We are in extricably woven with our ancestors. My belief is that if we tap into that fertile unseen world much healing wisdom will surface.
The timing of Halloween coincides with several ancient holidays and festivals which not only marked the halfway point between the Autumnal Equinox and the Winter Solstice, but also served as an opportunity for people to remember ancestors and departed loved ones (The Day of the Dead in Mexico, All Souls’ Day in the Christian tradition, the Celtic festival of Samhain and the Norse festival of Winternights). It was believed that the veil between the world of the living and the ancestral realm was particularly thin at this point in the year.
In the modern western world, we don’t have many formalized rituals that help us honor our ancestors. We might display photographs of them in our homes or own cherished heirlooms that they passed on to us. Maybe we occasionally get into the kitchen and prepare old family recipes that have been handed down from generation to generation. Or maybe we share fond memories and stories about our grandparents and great-great grandparents around the dinner table. You might have been fortunate enough to grow up in a family that placed some importance on reaching back through time to connect with those that came before you through food, stories, heirlooms or genealogy research. But what if you didn’t? Maybe that information was never made available to you, or maybe, through complicated family dynamics, the connection with your ancestors was deliberately severed at some point along the line. It is not uncommon to not particularly like or agree with those that came before you.
And yet, we sense that there is something about our ancestral connection that matters, regardless of the complex human relationships that come with it. I recently heard a podcast interview with John Lockley, author of Leopard Warrior: A Journey into the African Teachings of Ancestry, Instinct, and Dreams. Mr. Lockley is a South African healer and shaman who writes about the importance of our ancestral connections. He writes:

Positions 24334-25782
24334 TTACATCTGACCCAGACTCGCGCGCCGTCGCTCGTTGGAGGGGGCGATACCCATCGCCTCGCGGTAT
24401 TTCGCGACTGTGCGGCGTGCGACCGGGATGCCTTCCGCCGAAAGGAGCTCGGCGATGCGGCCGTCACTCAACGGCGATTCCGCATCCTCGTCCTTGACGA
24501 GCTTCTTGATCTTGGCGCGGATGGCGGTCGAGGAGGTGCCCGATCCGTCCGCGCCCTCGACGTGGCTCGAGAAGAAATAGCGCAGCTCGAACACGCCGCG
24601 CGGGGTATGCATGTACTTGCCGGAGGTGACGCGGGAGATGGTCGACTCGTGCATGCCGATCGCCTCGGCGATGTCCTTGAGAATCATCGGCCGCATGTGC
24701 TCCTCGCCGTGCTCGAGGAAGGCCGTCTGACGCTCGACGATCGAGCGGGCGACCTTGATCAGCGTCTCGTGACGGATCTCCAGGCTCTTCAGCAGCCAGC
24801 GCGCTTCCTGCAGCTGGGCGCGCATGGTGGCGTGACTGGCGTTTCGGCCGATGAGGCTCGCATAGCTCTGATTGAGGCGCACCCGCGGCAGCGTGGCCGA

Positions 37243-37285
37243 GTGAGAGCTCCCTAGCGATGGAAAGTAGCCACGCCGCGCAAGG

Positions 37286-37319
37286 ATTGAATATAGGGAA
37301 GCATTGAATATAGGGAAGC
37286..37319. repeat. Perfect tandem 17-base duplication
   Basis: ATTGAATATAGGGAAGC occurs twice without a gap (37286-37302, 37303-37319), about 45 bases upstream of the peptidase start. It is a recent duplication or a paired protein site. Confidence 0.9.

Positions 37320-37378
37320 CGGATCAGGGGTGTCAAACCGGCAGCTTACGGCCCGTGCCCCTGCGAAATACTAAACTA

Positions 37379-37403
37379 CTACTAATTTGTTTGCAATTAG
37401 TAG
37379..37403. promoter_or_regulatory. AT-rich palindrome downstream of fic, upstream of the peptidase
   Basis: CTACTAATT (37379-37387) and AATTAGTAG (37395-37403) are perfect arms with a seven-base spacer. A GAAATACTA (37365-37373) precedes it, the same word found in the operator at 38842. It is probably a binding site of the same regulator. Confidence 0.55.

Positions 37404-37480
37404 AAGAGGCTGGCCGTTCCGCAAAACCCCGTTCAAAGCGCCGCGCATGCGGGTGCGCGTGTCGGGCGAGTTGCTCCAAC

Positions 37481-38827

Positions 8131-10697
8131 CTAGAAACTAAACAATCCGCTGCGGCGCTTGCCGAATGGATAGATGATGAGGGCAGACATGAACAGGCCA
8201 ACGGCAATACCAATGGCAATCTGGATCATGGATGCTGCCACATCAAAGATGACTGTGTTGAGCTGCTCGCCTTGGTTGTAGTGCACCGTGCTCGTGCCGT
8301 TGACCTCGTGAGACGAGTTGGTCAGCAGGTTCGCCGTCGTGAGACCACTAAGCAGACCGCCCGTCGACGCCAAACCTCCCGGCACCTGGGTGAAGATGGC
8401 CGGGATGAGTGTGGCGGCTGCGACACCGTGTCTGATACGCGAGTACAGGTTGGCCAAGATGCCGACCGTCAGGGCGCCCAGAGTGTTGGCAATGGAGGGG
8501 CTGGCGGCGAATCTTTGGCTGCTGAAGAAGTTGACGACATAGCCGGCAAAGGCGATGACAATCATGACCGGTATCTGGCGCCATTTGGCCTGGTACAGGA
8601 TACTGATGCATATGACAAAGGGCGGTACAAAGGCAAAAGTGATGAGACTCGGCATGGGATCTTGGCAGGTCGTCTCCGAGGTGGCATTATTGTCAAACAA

“To forget one’s people represents a sadness beyond words.”
He goes on to explain that it’s not about liking or agreeing with your ancestors. It’s simply about having an appreciation for the life that they have passed on to you. I love this idea of stripping down the honoring of our ancestors to a very basic practice of gratitude for the gift of life that we received from them. Maybe your grandfather was a real jerk and you would rather forget that you were related to him altogether. But by simply honoring the life that he passed on to you, one can set aside his imperfect humanness for a moment and see that he is just one in a line of many that made you being here possible. When we can find this basic gratitude for the life force that flows through our body, we can see that this ancestral connection runs deep. Everyone descends from someone else. This realization brings with it a sense of peace, humility and interconnectedness that runs through all of life, not just the direct line of people we came from. Suddenly it’s easier to sense our connection to the ground beneath our feet and the humans, animals and plants with whom we share this Earth.
As this season of remembrance begins, honor your ancestors in any way that speaks to you. Make your grandmother’s cookie recipe or tell your children the story of your great-great grandmother fighting to save her home from a raging grass fire on the desolate windswept plains of the upper midwest. If you are sketchy on what your roots are, ask your living relatives for help or join http://www.ancestry.com and do a little research. They offer a free two week trial which is plenty of time to get a basic idea of your family history. If you really have no idea about your lineage, take an online DNA test (also available through http://www.ancestry.com) and find out where you come from. Do some research on those cultures and see what resonates with you. But most importantly, be willing to take a moment to offer gratitude for the roots of your being, regardless of what they look like. See if that simple act of appreciation opens you up to a greater sense of connection with all of life.